Elections top the media headlines this week — from Birmingham to Kathmandu to Caracas to Tegucigalpa.
In each case, Marxist lessons learned in struggle over a century ago still hold true: An election alone cannot decide which class rules society, or whether a nation can free itself from imperialist domination. But it would be an error to dismiss elections as meaningless.
We can look to elections as a guide to what the masses are thinking. We can use them to assess the balance of forces and the internal conflicts in the enemy capitalist class. We can look to see where there is opportunity to intervene in the class and national struggle.
Nowhere among these elections is the struggle more acute than in Honduras. The pro-imperialist regime declared itself victorious in an election everyone knows was a shameless fraud. Still, Washington has given its blessing to the dictatorship, and the European Union has agreed.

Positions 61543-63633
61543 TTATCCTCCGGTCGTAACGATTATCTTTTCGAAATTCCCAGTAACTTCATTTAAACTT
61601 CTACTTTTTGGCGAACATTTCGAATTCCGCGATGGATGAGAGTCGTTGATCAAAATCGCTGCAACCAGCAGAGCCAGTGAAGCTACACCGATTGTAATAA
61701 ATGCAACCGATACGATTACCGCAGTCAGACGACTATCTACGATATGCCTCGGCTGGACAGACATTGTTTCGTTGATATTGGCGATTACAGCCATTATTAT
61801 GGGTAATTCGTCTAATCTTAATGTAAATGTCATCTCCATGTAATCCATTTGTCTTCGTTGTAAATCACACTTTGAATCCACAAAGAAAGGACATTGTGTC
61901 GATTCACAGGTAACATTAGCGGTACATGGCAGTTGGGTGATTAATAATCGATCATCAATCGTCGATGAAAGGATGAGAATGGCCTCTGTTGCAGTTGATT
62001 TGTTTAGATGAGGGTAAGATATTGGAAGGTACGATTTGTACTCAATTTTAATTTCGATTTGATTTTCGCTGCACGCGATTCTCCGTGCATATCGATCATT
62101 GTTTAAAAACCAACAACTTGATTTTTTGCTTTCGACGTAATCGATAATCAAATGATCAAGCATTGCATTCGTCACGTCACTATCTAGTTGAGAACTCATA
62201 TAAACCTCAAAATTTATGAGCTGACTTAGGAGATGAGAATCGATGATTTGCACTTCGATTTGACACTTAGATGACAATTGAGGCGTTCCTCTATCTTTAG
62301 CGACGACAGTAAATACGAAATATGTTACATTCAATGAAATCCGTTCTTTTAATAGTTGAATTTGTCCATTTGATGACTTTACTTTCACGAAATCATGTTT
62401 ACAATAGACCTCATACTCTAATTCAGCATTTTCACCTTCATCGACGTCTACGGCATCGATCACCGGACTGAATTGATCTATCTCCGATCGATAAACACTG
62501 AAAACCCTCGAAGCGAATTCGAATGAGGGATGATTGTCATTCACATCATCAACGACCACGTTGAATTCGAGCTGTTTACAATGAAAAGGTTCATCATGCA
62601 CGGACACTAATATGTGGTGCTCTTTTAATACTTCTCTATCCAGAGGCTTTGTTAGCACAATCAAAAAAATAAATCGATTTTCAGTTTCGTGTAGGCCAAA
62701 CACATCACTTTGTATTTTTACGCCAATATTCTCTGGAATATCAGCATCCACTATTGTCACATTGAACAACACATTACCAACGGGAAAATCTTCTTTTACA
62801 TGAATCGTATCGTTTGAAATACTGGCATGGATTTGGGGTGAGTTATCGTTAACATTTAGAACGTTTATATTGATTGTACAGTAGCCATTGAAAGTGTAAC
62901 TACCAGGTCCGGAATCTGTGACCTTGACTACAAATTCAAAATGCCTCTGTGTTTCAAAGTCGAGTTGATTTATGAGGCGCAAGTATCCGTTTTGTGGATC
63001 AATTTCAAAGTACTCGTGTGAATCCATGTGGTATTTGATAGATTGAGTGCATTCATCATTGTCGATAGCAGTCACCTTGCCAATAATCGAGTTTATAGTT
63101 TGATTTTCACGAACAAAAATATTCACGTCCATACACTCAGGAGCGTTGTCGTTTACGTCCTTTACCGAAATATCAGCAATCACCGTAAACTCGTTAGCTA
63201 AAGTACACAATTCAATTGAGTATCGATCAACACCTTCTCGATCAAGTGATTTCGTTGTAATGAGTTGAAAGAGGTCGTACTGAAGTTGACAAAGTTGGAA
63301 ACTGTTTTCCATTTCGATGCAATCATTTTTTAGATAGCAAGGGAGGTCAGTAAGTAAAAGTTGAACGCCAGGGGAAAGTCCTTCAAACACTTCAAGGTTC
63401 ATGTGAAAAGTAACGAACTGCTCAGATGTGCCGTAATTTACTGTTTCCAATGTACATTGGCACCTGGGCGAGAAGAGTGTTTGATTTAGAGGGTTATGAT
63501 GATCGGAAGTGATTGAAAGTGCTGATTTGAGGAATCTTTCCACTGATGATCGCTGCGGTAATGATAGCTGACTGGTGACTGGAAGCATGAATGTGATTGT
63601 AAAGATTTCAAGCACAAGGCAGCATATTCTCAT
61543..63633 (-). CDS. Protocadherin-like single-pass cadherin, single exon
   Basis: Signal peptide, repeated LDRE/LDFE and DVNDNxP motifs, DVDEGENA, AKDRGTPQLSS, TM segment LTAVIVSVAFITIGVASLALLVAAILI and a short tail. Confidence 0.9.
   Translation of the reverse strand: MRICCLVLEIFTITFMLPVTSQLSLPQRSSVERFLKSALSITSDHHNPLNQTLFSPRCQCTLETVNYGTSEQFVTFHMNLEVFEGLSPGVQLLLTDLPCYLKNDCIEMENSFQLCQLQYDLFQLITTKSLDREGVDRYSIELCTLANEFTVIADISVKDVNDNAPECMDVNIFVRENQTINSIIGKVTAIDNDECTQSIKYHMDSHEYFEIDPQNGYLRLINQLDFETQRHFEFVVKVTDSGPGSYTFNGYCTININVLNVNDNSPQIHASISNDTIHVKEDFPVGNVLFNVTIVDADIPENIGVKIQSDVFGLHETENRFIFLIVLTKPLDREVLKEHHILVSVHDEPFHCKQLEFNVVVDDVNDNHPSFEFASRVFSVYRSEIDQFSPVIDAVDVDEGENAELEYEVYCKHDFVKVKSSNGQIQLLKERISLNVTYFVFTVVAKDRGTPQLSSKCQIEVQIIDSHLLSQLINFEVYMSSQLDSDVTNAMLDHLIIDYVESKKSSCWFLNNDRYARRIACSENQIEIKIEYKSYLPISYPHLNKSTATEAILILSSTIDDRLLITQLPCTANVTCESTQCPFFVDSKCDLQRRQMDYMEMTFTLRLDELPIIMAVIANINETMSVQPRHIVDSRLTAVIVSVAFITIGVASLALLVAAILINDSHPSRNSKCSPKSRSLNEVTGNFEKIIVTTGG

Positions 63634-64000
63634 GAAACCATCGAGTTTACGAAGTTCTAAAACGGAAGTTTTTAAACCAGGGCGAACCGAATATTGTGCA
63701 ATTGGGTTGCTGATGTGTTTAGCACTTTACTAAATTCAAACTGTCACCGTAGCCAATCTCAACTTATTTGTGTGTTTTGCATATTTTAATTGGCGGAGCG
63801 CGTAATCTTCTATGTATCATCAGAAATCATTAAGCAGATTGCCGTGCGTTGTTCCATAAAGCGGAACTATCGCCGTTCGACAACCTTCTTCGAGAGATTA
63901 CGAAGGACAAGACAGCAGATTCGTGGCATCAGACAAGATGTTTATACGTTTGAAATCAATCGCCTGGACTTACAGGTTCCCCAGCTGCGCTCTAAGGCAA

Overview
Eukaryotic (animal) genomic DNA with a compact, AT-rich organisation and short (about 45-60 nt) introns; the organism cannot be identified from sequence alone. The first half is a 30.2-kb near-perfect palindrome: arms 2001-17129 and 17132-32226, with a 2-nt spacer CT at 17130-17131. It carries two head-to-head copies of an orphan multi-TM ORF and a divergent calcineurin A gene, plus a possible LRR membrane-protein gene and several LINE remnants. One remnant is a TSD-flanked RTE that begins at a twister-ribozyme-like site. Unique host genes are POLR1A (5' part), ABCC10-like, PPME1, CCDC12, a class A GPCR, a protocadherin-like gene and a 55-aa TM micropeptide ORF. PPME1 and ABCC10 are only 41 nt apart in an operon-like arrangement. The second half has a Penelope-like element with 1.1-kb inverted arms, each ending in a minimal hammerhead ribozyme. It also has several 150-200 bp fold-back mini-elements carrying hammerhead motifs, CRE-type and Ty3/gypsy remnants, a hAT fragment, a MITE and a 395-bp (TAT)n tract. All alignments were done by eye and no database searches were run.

On the other hand, the Organization of American States — usually a dependable tool of Washington — saw fit to call for a new election. It seems the OAS fears the Honduran masses and knows that accepting an obviously fraudulent election will likely spark more resistance, perhaps spreading elsewhere in Central America.
At most, OAS endorsement of the stolen election could lead to a revolutionary upsurge in Honduras, going far beyond a mere electoral victory for Alianza, the left opposition coalition.
Former President Mel Zelaya has called on the mass movement to come out in the streets and plazas and to stay there. News from the front line of this struggle is still sketchy. This intense class and national conflict is yet to be decided.
Our job as a movement of workers and oppressed peoples in the center of the empire is not only to observe and learn from this struggle. We must do whatever we can in solidarity with the people of Honduras who are fighting for their liberation from imperialism and from class oppression.
The first task is to obstruct the regime in Washington from using its force against the Honduran people.